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Sooner Or Later, Airlines Must Learn To Fly Solo


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SOONER OR LATER, AIRLINES MUST LEARN TO FLY SOLO

Finally, the U.S. airline industry is getting the attention it craves. Responding to loud lamentations by carriers that have lost $8 billion over the past three years, Congress on Mar. 23 authorized a panel to assess the carnage. Hopefully christened the National Commission to Ensure a Strong Competitive Airline Industry, the group will have 90 days to issue its recommendations to the Hill and to President Clinton.

Certainly, the commission should seek out constructive solutions. But it might bear in mind, too, how the airlines got into this mess. The big carriers are hemorrhaging money now because they expanded wildly over the last decade. They borrowed too much, ordered too many planes, tried to serve too many routes, and often made poor acquisitions. Fare wars didn't help. So there's no reason to consider any major bailout. After all, Southwest Airlines Co., fighting the same recession as everyone else, has stayed in the black. Rivals can learn a thing or two about productivity and efficiency from the carrier.

HELPING HAND. Some issues, though, merit a hearing. Bankruptcy is one. The Big Three--American, Delta, and United--complain that, by artificially lowering carriers' cost structure, Chapter 11 protection lets weak airlines set prices according to their cash-flow needs--and forces solvent carriers to match unprofitable fares.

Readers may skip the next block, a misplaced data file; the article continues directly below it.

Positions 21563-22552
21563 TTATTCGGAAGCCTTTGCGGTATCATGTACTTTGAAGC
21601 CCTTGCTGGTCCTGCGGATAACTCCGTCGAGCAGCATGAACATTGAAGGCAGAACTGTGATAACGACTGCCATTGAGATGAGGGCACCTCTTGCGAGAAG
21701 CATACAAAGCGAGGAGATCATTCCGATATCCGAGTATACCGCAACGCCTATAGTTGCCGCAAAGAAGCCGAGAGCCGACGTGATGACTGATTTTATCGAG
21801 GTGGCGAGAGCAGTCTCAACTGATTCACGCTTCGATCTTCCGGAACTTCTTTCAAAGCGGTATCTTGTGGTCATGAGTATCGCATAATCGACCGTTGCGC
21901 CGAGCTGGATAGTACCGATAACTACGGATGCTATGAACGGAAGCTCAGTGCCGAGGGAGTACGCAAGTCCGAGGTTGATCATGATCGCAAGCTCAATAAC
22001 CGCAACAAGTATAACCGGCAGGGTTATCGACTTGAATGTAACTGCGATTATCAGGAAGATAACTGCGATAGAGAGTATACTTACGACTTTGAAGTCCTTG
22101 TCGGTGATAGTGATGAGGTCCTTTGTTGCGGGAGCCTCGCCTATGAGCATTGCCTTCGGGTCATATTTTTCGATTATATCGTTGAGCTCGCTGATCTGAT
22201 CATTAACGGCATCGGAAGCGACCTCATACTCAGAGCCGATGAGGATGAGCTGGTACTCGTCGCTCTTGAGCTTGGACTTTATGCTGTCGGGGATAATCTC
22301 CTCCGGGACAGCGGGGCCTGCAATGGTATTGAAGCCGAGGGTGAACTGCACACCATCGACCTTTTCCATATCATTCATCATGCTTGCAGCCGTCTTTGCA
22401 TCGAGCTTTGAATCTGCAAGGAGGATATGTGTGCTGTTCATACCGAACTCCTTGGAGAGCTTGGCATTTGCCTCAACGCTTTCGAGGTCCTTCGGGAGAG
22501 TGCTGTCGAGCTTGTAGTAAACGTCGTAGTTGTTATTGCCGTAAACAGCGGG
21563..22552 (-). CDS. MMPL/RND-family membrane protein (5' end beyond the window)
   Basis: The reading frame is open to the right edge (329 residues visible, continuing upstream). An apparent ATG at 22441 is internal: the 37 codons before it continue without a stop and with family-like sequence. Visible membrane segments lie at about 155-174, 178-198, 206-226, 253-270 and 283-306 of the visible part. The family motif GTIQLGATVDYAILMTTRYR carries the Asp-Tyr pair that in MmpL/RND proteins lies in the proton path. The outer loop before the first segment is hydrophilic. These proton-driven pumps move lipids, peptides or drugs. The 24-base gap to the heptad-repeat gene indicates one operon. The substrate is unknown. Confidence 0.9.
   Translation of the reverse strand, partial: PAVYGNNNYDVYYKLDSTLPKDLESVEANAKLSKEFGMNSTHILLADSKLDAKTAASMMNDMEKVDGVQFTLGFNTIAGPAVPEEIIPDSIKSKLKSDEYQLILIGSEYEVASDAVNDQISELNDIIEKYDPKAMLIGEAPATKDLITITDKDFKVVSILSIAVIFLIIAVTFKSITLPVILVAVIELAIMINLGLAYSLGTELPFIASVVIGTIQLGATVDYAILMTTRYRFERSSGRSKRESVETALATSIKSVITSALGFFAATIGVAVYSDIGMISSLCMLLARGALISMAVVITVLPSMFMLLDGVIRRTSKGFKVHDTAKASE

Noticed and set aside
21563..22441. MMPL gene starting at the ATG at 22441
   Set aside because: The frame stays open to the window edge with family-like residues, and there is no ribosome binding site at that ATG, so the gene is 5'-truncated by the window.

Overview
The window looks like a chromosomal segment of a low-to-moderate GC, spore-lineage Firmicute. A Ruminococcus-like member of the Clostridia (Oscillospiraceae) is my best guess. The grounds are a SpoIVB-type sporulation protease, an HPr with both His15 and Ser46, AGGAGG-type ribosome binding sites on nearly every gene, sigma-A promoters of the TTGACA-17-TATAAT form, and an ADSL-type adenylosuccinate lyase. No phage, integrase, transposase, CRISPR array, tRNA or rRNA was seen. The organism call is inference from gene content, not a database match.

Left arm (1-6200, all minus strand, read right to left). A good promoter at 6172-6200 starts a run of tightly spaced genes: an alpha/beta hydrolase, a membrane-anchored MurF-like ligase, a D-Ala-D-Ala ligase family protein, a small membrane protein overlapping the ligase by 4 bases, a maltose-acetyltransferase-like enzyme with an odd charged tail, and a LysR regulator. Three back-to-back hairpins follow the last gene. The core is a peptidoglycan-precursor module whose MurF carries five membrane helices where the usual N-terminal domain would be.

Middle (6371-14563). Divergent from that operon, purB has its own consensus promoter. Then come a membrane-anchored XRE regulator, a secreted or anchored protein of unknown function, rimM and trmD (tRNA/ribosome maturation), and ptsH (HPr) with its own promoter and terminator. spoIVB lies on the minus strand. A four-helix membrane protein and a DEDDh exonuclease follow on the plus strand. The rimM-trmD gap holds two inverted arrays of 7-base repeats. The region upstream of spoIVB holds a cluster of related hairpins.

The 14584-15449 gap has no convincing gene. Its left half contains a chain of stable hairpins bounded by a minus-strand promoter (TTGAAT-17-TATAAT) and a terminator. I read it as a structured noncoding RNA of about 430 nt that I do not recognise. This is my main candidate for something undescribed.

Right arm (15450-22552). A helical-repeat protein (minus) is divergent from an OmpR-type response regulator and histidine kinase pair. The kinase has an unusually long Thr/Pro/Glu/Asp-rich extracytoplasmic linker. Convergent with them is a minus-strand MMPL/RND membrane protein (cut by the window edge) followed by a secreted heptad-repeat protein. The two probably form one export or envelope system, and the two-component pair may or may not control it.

Bankrupt carriers typically counter that some of the most savage fare wars have been started by their stronger rivals. True. But it's undeniable that bankruptcy does help weaker companies charge lower fares and that airline seats are a commodity market driven by price. The solution: Set a limit on how long carriers may enjoy protection. A bill sponsored by Senator Howell Heflin (D-Ala.) that proposes a 180-day limit for submitting reorganization plans deserves consideration.

A rollback of the passenger ticket tax should also have a place on the agenda. In 1990, Congress hiked that levy from 8% to 10%. The money is supposed to go into the Aviation Trust Fund for air-system improvements. But that fund already has a surplus of $7 billion, and the extra 2%--which yields roughly $1 billion a year--has been used to offset the government's budget deficit. Why not drop the 2% and let the airlines keep the difference--or lower fares?

DEBT TRAP. Another problem: The industry-wide dearth of capital. American Airlines Chairman Robert L. Crandall proposes offering loan guarantees for jet purchases. But that's not the answer. Why offer incentives for airlines to add more debt? In the past four years, the Big Three airlines alone have doubled their leverage, to 80% of capitalization. Instead, the industry should seek equity. The commission should urge Congress to let foreign carriers acquire 49% voting control of U.S. airlines, and maybe more. Concerns about national security could be allayed with laws permitting seizure of assets during war.

If anything, the commission should err on the side of restraint. The airlines' hard times are, after all, largely self-inflicted. And now, finally, they are taking necessary steps to improve their lot. Already, some forecasters predict the industry will erase 1992's $3 billion loss and break even, thanks to stringent cost-cutting and greater pricing restraint. Some aid may be warranted, but airlines must fly themselves out of the storm they created.Andrea Rothman and Seth Payne Rothman and Payne watch the skies for BUSINESS WEEK.


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